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Book review: The Bill James Handbook Walk-off Edition

It’s had a run of more than three decades.

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Usually, in November of each year when I acquire a copy of the Bill James Handbook from the publisher, I’ll review it along with posting the projections for Cubs hitters for the following season.

But this review will be different, because the 2024 Bill James Handbook doesn’t have any projections, or really, stats of any kind.

That’s because it’s going to be the last such Handbook, thus the title “Walk-off Edition.”

This book contains some stats, notably some defensive numbers as it contains the 2023 Defensive Bible Awards, one of which was won by a Cub, Dansby Swanson. In fact, Swanson was the only such award-winner named unanimously by the Defensive Bible voting panel. So that’s something for the Cubs, anyway. (Nico Hoerner finished third among second basemen.)

Bill James is the inventor of what we now know as modern baseball analytics, also sometimes called “sabermetrics,” the beginning of the coined word coming from the acronym for the Society forr American Baseball Research (I’m a member, and not every member is a researcher, and if you love baseball and reading about it, you should join). But James, in a long interview in the book, states: “I am not writing about statistics. Ever. I am writing about baseball.”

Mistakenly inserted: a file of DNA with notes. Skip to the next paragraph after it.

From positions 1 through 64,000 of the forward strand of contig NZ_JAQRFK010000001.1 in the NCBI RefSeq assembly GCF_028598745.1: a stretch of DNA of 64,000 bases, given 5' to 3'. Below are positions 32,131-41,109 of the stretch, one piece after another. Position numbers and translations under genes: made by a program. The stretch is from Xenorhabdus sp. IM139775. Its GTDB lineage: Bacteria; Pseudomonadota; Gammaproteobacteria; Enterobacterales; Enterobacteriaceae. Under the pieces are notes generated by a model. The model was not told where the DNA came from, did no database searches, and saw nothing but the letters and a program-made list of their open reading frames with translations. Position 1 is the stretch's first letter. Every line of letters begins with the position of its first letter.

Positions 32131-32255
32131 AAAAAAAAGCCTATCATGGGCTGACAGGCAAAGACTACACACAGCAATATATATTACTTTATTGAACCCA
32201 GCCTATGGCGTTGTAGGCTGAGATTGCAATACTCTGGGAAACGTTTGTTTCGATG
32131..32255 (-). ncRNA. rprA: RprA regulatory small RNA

And that’s what everyone should remember about James, his long-ago Baseball Abstracts (I still have every single one dating back to the first nationally-published version in 1982) and his analysis of many different baseball questions. The reason James became so well-known is that he’s a great writer, and intuitively knew how to explain the questions he was trying to answer. Generally, he called them “studies,” and that’s what they were and what any good baseball researcher should try to do: Ask a question, study it using specific methods, and find an answer. James reminds researchers;

The only insight I could offer to an aspiring researcher is that to find the answer to any larger question you have to work through all of the smaller questions you can find hiding inside of it.

James did that well, though he acknowledges that his attempt to create an all-encompassing baseball statistic (“Win Shares”) had some major mistakes. He doesn’t have many good things to say about WAR, though, as an all-encompassing stat, and while WAR does have its issues, I think James is a bit too critical.

But the book is, as always, a good read, from an essay chronicling the history of the Handbook and the companies that helped produce the work, first STATS, then Baseball Info Solutions, to an examination of whether Ryan Braun or Matt Kemp should have won the 2011 NL MVP — written by former Cub Bobby Scales, who is now Baseball Info Solutions’ VP of Baseball after working several years in the front offices of the Angels and Pirates.

I’ll miss the annual Bill James Handbook, though as is pointed out, most of the numbers they put in print form are available online via Baseball-Reference and Fangraphs, among other sites. Bill’s website Bill James Online was also retired last September, though the archive remains live.

You can pick up a copy of The Bill James Handbook: Walkoff edition at this link.